The U.S. wars in Afghanistan and Iraq will cost taxpayers $4 trillion to $6 trillion, taking into account the medical care of wounded veterans and expensive repairs to a force depleted by more than a decade of fighting, according to a new study by a Harvard researcher.
Washington increased military benefits in late 2001 as the nation went to war, seeking to quickly bolster its talent pool and expand its ranks. Those decisions and the protracted nation-building efforts launched in both countries will generate expenses for years to come, Linda J. Bilmes, a public policy professor, wrote in the report that was released Thursday.
“As a consequence of these wartime spending choices, the United States will face constraints in funding investments in personnel and diplomacy, research and development and new military initiatives,” the report says. “The legacy of decisions taken during the Iraq and Afghanistan wars will dominate future federal budgets for decades to come.”
“Historically, the bill for these costs has come due many decades later,” the report says, noting that the peak disbursement of disability payments for America’s warriors in the last century came decades after the conflicts ended. “Payments to Vietnam and first Gulf War veterans are still climbing.”
Spending borrowed money to pay for the wars has also made them more expensive, the study noted. The conflicts have added $2 trillion to America’s debt, representing roughly 20 percent of the debt incurred between 2001 and 2012.
Stephen Friedman, a senior White House official, left government in 2002 after irking his colleagues by publicly estimating that the Iraq war could end up costing up to $200 billion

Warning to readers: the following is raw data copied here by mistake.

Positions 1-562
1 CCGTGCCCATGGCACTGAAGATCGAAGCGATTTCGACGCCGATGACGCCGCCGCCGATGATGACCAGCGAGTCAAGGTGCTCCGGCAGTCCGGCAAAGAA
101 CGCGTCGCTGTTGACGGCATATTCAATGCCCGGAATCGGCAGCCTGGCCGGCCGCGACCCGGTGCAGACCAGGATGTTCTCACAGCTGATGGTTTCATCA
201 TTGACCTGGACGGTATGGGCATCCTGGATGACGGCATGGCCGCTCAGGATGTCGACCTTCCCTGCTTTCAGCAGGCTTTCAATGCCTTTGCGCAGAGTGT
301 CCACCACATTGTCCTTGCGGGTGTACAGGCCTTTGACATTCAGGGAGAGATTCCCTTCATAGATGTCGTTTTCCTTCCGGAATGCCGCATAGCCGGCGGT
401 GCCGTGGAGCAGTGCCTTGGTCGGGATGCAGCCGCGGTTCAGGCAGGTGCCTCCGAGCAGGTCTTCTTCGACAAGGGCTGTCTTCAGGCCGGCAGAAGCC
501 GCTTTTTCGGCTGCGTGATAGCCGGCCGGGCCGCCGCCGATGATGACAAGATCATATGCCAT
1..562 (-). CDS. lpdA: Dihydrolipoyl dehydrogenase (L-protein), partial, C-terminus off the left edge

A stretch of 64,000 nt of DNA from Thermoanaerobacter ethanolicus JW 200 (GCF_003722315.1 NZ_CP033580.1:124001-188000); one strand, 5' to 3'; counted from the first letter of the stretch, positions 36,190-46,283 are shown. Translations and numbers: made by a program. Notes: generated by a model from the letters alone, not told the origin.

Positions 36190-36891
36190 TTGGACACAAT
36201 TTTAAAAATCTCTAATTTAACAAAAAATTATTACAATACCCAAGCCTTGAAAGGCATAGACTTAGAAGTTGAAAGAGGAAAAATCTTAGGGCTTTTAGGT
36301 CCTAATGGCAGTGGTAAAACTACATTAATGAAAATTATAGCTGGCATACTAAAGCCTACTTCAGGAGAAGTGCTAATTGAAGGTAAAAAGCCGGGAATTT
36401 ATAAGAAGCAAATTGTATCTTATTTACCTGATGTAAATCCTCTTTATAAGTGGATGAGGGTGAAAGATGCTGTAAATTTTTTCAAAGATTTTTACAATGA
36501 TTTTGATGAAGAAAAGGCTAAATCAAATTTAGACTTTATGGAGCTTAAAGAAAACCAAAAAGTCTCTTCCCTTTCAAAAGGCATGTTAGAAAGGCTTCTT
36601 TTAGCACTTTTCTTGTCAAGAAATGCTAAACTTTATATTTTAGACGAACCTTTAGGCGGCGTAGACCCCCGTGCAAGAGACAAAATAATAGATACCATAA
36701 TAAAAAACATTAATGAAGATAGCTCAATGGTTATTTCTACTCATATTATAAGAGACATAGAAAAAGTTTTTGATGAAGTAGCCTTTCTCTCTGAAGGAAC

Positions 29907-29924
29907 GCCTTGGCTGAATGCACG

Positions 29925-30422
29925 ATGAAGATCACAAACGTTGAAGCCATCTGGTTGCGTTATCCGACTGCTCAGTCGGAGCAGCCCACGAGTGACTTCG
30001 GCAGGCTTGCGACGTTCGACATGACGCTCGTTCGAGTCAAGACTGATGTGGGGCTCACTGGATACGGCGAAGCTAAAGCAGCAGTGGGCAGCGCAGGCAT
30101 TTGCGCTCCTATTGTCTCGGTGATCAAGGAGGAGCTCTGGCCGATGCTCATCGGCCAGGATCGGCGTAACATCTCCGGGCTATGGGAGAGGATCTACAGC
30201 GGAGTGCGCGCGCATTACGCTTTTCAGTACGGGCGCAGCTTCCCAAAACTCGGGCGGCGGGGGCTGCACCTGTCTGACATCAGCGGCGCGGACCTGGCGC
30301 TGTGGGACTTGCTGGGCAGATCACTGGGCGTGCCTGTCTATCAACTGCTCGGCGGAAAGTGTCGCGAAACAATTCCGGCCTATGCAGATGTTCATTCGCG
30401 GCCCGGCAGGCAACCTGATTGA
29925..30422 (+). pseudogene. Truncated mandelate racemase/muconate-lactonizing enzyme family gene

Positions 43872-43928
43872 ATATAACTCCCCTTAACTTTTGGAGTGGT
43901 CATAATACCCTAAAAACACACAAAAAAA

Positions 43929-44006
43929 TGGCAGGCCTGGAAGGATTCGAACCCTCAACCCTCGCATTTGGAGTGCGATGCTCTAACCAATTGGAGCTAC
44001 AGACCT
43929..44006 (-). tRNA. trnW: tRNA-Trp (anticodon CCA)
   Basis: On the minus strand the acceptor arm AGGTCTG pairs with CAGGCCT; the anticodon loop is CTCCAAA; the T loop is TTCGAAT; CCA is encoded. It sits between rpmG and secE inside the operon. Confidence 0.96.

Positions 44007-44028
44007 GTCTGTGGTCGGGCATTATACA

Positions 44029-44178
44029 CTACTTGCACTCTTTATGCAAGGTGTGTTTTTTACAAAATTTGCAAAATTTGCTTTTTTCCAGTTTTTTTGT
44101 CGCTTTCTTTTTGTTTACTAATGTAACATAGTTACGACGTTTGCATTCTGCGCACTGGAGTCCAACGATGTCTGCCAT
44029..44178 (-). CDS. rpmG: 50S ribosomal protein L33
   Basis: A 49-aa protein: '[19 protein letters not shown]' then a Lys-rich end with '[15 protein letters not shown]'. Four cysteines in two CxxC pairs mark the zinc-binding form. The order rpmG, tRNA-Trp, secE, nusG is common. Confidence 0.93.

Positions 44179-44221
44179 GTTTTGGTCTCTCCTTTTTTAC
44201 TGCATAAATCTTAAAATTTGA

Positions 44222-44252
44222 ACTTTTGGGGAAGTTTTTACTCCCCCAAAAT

quote:Seems to be an obvious question doesn't it? How much would we spend recovering from constant terrorist attacks? It's a hypothetical, but so are the "costs" of this "study".
I'd like to see Harvard tell us how much 9/11 cost us if they used the same Mickey Mouse bookkeeping methods.
quote:Lets! I'd like to see the exercise run on the (on going) five years of trillion-dollar stimulus accounting for the accrued interest on debt. It would make the "wars" look very, very cheap.
Let's do the same for some other policies recently enacted
Seems to be an obvious question doesn't it? How much would we spend recovering from constant terrorist attacks? It's a hypothetical, but so are the "costs" of this "study". Incidentally, the "results" of this study do not jive with the last 12 years of budgetary appropriations, which are two orders of magnitude lower. I smell hackery.
Incidentally, the "results" of this study do not jive with the last 12 years of budgetary appropriations, which are two orders of magnitude lower.
quote:Yes I realize that... But that would have us spending MORE per year for treating war injuries than we have spent annually for the last 10 years while the war has been going on.
That's because this estimate is long-term, not up until now.